"A park is a place where children should be able to go and play with each other without fear," said Yarbrough. "I feel a big part of the blight fight is getting the park up to standard."
The group has worked to catalog all blighted properties.
"It's not an easy road. It's a challenge," said Yarbrough. "The reason why I say it's a challenge is that it is not easy working in the community to make things better. When I say we're workin', we're workin'."
The neighborhood will hold a major clean-up initiative on April 9 to continue their blight fight.
"When a group is involved, we can move, if we can stay together we can make things happen," said Yarbrough.
As for the community's needs, Fleming, owner of Jim and Samella's House restaurant expressed a desire for a business association to encourage small-business growth in Soulsville USA.
"We need a neighborhood business association to keep us informed of various opportunities that we don't hear about that other communities may know about and offer classes on how to start a business" said Fleming. "We small-business owners follow our dreams but some of us do not have a technical background in things we need to be successful in."
Fleming is expanding his vision as an entrepreneur and opening an amphitheater with a state-of-the-art sound system adjacent to Jim and Samella's for the neighborhood to enjoy live performances.
As to what makes Soulsville USA so special, Porter – who grew up in the community – commented on the neighborhood’s tremendous history, especially in regards to soul music and the civil rights movement.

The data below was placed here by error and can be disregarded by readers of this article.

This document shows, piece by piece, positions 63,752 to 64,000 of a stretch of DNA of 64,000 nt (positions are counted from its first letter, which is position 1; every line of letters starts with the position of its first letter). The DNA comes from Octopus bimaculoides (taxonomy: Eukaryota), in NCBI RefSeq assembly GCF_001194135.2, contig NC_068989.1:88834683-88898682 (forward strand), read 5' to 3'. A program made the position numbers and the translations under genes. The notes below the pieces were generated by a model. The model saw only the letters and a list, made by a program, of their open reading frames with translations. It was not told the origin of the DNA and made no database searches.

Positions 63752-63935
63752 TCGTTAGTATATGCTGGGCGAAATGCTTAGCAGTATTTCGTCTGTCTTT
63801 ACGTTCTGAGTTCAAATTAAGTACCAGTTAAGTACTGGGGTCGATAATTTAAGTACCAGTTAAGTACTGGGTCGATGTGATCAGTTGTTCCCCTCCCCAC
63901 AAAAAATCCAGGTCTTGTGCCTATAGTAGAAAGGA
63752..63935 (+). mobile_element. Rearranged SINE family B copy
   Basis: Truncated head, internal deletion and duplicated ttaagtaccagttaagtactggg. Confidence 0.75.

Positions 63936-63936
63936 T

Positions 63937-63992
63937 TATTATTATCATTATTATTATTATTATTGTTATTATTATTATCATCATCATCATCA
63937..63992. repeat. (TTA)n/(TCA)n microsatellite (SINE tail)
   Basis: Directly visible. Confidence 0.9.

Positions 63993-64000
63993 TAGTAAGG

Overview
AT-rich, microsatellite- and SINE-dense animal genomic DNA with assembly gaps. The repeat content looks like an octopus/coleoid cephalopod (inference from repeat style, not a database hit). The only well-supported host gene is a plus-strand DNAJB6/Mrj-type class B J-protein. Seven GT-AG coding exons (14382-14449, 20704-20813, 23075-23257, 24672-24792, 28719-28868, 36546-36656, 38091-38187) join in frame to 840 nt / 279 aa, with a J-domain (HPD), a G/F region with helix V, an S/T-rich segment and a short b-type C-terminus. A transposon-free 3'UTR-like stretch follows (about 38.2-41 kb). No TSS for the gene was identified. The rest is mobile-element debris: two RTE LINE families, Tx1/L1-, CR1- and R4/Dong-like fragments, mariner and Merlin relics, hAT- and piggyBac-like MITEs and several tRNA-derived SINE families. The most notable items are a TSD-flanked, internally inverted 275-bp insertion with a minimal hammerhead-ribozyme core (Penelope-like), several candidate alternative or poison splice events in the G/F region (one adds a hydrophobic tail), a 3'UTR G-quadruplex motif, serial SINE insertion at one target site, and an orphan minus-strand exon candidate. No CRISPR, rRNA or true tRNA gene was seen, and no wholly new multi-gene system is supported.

“When I show someone around, whether they’re from outside of town or just other parts of Memphis, people are just fascinated by that at one time all these people (musicians and civil rights leaders) were all living here together, who went on to transform this city and this world.”
Porter spoke of the enthusiasm residents and former residents of Soulsville USA all share.
“Anytime you go across the country and find someone who lived here or attended LeMoyne-Owen College, you’ll find the same kind of excitement in them as you’ll find in current residents,” he said.
A resident of nearly 40 years, Yarbrough raised her children in Soulsville USA. While they all left for college and have built their homes elsewhere, Yarbrough is confident that the continuing improvements may draw them back.
“Hopefully they’ll return back home to Soulsville, and when they return they will see a magnificent Soulsville,” she said.
Robertson summed up what makes Soulsville so special in three words – magic, music and movement.
“If you have come to Memphis and not visited Soulsville then you have missed out on the heartbeat of this city; and you need to come back and visit our neighborhood,” she said.
The three months High Ground News spent documenting Soulsville USA for its first On the Ground were eye-opening for outsiders and residents alike.
"There are so many great things going on in our Soulsville and while we don't need a pat on the back, it's just nice to let people know what happens in our community," Hutchinson said.